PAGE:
To improve the demographic situation in the Ulyanovsk region, local authorities have declared September 12 the day off as part of Governor Sergei Morozov’s initiative dubbed “Give Birth to a Patriot.” Pravda.ru readers were requested to speak their minds on the governor’s initiative and the idea of a nationwide extra day off that would be used for procreation purposes.
The Russian media previously reported that Morozov had decided to declare September 12 “Conception Day” – a holiday to encourage people to go forth and multiply. He was reportedly going to call on the Russian government to follow suit. Speaking to Pravda.ru, a spokesperson for the governor’s office called the reports a “groundless rumor.” The new holiday would be called “Family Contact Day,” the spokesperson said. A different name cannot change the essence of the holiday, which is apparently aimed at improving the demographic situation in the region.
The Ulyanovsk initiative, called “Give Birth to a Patriot,” has been held in the region since 2005. Local officials point out positive results of the last year’s contest that was designed to encourage families to have children on the June 12, the Russia Day state holiday. About 80 babies were born in the region on June 12, 2006. The governor expressed satisfaction about the way his instructions were being followed.
The governor’s initiative gave rise to a public debate in the region. Although some local politicians characterize the idea as praiseworthy, they believe a sensible approach should be used for dealing with issues relating to procreation. Others are reportedly fuming at the idea. “Are we supposed to live our lives by order of the governor from now on?” the angry ones were quoted as saying. Some local officials are confident that the government should not meddle in one’s private life.
At the request of Pravda.ru, our readers provided comments on the above initiative of Ulyanovsk’s governor:
Ruslan, 26: “No rules or ‘holidays’ can spark the feelings of attraction. If young spouses want to increase the number of people living in this country, they will do it night or day, on a kitchen table or a park bench or at the backseat of a car. I believe politicians should keep off the matters related to one’s bedroom.”
Maria, 41: “I just don’t understand what this holiday is all about. Does it mean that we’re supposed to go home and have sex on September 12? Is it directed at improving the demographic situation? It’s just bull, as far as I’m concerned. They may as well start shutting off electricity again on weekends, the way they did in the past. You know, no electricity, no TV so people will have to find a way to kill time in the dark… From my point of view, the authorities should take real steps to support young families instead of declaring holidays. Women wouldn’t be afraid to be children then.”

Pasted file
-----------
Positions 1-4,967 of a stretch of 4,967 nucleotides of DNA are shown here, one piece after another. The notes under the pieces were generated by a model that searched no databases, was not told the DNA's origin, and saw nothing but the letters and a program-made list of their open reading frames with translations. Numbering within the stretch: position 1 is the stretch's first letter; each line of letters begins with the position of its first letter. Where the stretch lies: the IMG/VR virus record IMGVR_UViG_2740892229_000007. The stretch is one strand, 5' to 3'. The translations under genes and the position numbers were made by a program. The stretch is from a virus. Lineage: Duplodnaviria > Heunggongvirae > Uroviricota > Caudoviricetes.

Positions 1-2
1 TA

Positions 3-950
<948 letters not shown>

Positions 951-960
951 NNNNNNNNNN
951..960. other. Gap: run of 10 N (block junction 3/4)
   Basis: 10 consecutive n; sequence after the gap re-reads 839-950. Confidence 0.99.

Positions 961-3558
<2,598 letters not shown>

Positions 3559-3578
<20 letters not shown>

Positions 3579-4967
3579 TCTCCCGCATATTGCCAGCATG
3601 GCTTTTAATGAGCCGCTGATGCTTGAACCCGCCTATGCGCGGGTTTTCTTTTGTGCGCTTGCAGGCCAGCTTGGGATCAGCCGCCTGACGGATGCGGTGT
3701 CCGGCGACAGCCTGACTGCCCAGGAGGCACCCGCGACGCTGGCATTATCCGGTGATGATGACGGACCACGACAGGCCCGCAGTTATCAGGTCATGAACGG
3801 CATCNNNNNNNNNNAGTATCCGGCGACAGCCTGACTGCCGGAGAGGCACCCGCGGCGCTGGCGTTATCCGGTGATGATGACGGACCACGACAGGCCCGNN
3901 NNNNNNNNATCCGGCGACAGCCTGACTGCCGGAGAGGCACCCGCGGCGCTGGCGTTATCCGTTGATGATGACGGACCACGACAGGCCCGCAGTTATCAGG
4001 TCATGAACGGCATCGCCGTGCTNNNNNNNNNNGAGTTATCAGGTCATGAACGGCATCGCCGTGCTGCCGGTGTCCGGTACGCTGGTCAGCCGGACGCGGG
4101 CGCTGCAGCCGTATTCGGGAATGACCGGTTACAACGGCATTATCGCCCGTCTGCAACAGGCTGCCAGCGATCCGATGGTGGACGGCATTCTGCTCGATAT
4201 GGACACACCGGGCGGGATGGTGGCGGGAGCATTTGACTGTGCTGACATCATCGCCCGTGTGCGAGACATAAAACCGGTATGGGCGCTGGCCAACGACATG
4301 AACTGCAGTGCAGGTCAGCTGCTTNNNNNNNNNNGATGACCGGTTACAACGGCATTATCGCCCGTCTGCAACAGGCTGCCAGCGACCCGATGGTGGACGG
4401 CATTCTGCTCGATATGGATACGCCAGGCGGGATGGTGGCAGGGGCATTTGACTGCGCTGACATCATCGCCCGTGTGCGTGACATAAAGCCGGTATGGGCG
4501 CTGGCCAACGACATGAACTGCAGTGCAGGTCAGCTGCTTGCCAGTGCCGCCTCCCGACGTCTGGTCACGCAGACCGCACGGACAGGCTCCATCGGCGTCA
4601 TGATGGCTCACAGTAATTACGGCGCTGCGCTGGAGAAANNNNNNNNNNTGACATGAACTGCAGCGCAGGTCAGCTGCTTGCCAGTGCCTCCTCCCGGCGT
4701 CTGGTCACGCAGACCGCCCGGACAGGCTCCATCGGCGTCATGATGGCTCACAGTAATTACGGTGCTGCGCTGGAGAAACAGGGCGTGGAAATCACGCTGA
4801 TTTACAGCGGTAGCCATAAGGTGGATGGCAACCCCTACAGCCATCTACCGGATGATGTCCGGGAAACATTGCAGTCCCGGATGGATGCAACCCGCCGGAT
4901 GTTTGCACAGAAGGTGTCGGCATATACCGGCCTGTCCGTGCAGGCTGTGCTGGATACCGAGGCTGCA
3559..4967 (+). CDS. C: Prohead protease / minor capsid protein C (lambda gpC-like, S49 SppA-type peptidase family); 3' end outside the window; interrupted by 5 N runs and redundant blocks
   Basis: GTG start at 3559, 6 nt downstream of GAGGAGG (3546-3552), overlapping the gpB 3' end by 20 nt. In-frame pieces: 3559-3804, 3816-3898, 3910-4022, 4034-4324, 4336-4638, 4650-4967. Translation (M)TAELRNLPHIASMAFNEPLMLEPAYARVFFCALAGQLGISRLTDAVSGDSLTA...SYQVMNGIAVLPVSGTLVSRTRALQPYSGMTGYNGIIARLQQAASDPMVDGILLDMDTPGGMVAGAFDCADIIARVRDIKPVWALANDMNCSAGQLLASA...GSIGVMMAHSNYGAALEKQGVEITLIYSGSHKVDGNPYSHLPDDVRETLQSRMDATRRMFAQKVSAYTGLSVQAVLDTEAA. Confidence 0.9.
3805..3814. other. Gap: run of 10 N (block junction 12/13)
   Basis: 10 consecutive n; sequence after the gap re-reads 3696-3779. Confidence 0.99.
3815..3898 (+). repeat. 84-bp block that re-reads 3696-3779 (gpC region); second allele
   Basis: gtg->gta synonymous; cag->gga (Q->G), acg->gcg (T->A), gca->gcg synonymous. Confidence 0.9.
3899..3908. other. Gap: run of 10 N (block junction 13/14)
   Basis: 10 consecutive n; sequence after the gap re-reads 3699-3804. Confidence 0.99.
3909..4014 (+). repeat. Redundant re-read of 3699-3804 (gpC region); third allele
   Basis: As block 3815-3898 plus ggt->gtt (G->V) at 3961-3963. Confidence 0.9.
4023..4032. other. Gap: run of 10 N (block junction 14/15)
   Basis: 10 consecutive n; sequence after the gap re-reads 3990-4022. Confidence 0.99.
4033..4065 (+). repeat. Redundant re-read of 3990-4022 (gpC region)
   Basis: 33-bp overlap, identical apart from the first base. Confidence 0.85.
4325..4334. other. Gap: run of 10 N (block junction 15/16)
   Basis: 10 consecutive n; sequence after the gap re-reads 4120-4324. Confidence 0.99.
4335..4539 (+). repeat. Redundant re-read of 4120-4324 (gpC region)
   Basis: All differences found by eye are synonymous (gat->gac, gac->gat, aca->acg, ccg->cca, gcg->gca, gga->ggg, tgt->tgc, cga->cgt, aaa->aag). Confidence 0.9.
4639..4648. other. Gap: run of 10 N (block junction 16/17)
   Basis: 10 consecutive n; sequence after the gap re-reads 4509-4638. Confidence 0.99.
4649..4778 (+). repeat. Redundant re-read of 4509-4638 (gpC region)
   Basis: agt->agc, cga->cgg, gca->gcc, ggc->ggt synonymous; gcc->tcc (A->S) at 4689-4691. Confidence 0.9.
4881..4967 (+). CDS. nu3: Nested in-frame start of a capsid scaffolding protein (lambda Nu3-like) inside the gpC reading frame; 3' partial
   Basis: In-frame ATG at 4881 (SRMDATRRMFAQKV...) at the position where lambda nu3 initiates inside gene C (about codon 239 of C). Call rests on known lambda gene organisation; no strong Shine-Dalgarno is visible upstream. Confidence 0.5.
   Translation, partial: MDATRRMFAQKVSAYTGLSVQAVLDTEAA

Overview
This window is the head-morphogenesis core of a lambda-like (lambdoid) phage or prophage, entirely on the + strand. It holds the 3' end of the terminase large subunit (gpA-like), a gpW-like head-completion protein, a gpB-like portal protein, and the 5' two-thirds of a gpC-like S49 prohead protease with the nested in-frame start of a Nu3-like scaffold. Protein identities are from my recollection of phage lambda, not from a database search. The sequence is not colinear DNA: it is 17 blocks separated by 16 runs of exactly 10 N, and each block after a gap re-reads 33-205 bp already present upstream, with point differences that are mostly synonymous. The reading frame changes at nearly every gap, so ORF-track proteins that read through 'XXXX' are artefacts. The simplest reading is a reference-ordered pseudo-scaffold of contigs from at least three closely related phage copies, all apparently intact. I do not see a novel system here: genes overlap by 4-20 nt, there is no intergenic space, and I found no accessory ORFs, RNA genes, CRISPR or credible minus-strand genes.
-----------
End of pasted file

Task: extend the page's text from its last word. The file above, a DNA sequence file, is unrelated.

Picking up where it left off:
Kirill, 22: “It’s a wonderful idea. Holiday always sounds great to me. The day is an extra day off which I’d spend according to my liking.”
Svetlana, 30: “Such measures will probably help to promote family values among young people. You know, the young usually love to embrace a fad, some brand-new fashion trend. On the other hand, the plan is likely to fall through if no incentives are provided for the young families.”
Lyubov, 50: “It’s simply a part of the present-day PR campaign aiming to ‘improve the demographic situation’ in this country.
Do the Russians need a decree from above to multiply these days? In other words, can they make babies of their own free will? If they can’t, the government had better start encouraging people make love right in the middle of the city for the benefit of the public. We shouldn’t do it between the sheets; it’s out of step with the government program. Let’s do as we’re told. The whole country, each and every citizen of Russia should do his best to keep the authorities happy.”
Lilia, 29: “Giving people an additional holiday or day off is not a top priority. The authorities should start by adopting special programs to support young mothers and their children. ‘Conception days’ won’t work if there’s a lack of good-quality kindergartens. The young mothers are still paid peanuts the authorities keep calling allowances for some reason. Besides, today’s young mothers just cannot find a good job once their maternity leave is over.”
Alexander, 32: “One day is not enough for improving the demographic situation. They’d better make it a month-long holiday. The job will be done, no doubt about it. Making babies is not a problem. Feeding and raising them is a real challenge. Keeping in mind our wages and standard of living, the challenge seems more like a mission impossible. That’s what the authorities should focus on.”
Translated by Guerman Grachev